Over the last two days, the Trump Administration and the Internet Association have coordinated to announce over $500 million in public and private support for K-12 computer science education. What do we know about the nature of these commitments and how schools and students will benefit? As of the time of announcement, scant details are available.
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Tag: U.S. Department of Education
It is no secret that I have been quite skeptical of Title IV A (SSAEG)’s potential impact on technology-enabled innovation and school improvement. As such, contested funding levels for the program are unlikely to have much impact on the larger trends driving technology’s use in education.
An update to the official U.S. Department of Education organizational chart suggests changes underway at the Office of Educational Technology.
Does a shift in the U.S. Department of Education organizational chart presage a coming shift in the role for and priority of educational technology under Secretary DeVos?
The Obama administration championed Future Ready, #GoOpen, and ConnectED (among other edtech-related campaigns). Who will set the agenda for edtech leadership for the foreseeable future? With more cuts in the federal education budget potentially looming in the fall, and the Trump administration clearly signaling its general preference for market-based solutions, it could be that private-sector technology companies will seize the opportunity to step into the vacuum.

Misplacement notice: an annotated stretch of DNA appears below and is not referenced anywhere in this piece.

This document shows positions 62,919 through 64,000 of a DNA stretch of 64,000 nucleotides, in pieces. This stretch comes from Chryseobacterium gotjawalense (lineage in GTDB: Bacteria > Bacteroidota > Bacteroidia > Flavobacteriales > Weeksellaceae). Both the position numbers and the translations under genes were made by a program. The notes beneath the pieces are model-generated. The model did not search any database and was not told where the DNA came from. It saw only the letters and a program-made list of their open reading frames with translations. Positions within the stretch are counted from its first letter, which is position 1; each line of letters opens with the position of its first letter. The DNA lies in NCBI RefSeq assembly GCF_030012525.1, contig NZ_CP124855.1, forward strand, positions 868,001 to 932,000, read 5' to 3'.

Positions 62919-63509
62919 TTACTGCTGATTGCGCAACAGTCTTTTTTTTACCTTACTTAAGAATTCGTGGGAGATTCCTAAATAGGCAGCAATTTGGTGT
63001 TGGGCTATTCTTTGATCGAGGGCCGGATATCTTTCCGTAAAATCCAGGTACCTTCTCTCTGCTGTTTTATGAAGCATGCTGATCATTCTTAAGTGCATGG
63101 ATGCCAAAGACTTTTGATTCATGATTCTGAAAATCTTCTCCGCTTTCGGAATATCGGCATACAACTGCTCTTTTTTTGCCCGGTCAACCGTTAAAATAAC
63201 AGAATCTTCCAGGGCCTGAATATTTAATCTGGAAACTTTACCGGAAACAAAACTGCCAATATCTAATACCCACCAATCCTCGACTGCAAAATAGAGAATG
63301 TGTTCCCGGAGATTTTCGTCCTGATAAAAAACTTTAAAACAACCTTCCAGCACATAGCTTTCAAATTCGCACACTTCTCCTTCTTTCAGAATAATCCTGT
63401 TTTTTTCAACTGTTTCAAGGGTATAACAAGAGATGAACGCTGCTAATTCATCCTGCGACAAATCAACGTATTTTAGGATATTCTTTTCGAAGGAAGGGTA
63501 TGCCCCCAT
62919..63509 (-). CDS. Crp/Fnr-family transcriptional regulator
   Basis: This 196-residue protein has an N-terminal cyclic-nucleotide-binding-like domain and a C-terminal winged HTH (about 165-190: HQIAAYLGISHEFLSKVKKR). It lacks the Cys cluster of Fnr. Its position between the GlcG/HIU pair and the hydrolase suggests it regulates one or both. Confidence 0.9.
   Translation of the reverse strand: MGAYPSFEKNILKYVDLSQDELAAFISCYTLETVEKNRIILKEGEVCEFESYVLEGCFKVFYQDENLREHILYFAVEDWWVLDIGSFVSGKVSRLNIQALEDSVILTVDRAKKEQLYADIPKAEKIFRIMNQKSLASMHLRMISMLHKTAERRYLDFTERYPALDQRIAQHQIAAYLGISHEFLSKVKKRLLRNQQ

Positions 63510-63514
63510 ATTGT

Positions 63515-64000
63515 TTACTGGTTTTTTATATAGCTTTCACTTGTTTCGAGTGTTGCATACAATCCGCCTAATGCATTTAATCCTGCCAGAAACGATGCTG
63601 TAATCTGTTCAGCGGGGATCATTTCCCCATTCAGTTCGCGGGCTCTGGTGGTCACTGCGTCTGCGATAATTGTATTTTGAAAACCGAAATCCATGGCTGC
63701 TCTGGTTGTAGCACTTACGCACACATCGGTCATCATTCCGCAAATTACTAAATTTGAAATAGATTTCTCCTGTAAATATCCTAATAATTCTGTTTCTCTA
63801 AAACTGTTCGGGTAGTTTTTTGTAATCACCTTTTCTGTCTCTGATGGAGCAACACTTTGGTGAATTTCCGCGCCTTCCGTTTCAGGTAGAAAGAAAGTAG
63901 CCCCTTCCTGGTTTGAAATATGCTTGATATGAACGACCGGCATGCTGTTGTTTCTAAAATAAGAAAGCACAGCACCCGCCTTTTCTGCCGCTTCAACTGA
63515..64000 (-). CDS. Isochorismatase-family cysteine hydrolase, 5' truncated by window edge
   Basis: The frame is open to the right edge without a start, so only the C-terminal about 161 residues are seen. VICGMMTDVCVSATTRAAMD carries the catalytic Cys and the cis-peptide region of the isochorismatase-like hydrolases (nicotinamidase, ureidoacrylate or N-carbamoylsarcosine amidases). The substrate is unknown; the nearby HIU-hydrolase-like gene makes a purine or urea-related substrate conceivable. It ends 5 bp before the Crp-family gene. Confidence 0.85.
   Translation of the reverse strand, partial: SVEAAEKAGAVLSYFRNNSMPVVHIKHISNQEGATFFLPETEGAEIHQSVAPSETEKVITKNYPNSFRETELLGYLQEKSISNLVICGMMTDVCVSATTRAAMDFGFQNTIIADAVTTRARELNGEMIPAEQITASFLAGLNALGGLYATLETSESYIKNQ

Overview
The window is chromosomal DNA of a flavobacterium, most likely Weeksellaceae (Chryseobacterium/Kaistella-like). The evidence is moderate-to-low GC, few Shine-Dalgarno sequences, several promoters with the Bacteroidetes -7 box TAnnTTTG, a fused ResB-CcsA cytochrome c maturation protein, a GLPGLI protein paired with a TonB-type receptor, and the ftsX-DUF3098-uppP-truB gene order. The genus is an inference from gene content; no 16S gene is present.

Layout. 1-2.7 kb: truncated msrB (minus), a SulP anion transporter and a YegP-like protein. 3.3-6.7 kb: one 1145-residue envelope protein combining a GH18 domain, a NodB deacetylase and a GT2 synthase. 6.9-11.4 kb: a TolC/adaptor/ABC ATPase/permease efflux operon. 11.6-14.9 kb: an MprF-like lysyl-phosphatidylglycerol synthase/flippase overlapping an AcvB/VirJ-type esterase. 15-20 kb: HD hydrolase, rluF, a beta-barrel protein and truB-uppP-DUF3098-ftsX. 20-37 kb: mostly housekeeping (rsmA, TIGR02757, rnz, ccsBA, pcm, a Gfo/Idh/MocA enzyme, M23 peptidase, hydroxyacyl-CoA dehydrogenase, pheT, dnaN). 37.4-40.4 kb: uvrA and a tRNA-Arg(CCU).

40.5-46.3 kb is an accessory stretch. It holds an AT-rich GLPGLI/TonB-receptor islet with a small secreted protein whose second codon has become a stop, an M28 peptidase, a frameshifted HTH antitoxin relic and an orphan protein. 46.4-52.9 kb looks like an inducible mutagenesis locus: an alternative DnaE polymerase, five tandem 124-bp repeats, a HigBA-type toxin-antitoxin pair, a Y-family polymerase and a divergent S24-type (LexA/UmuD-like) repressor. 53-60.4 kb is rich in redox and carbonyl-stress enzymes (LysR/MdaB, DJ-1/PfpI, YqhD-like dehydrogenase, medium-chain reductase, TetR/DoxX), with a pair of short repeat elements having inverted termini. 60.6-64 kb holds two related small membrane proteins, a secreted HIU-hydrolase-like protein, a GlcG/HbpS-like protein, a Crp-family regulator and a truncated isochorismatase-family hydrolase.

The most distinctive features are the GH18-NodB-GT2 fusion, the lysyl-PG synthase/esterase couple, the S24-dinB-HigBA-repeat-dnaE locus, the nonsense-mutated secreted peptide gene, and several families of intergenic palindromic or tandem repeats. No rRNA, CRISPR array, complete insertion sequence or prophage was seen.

Federal support for the effective use of technology for teaching, learning, and improved school operations – driven primarily by executive actions at the White House and via politically-appointed leadership at the U.S. Department of Education – could get halted, shifted or eliminated on the first day of a Trump administration.
New U.S. Department of Education guidance offers insights into how the new state block grant program will operate under ESSA, including its educational technology provisions. While the guidance is (debatably) human-readable and targeted primarily to state department of education lawyers and staff, this post offers advice on the three issues you need to consider as you slog through its 47 pages.
In 1996, the first federal program dedicated to ensuring universal access to information and communications technology for improved teaching and learning in the nation’s schools was launched. This post (light on analysis, heavy on the archiving of primary source material) is one for the wonks: a historical record of federal education programs and funding intended to ‘help every child in every school utilize technology to achieve high standards.’
As an educator, how can you be sure that a lesson plan or activity claiming to be OER is actually open and not just pretending to be open? Given the misuse and abuse of the term (inconceivable!), I’ve collaborated with others to prepare a draft FAQ to set the record straight.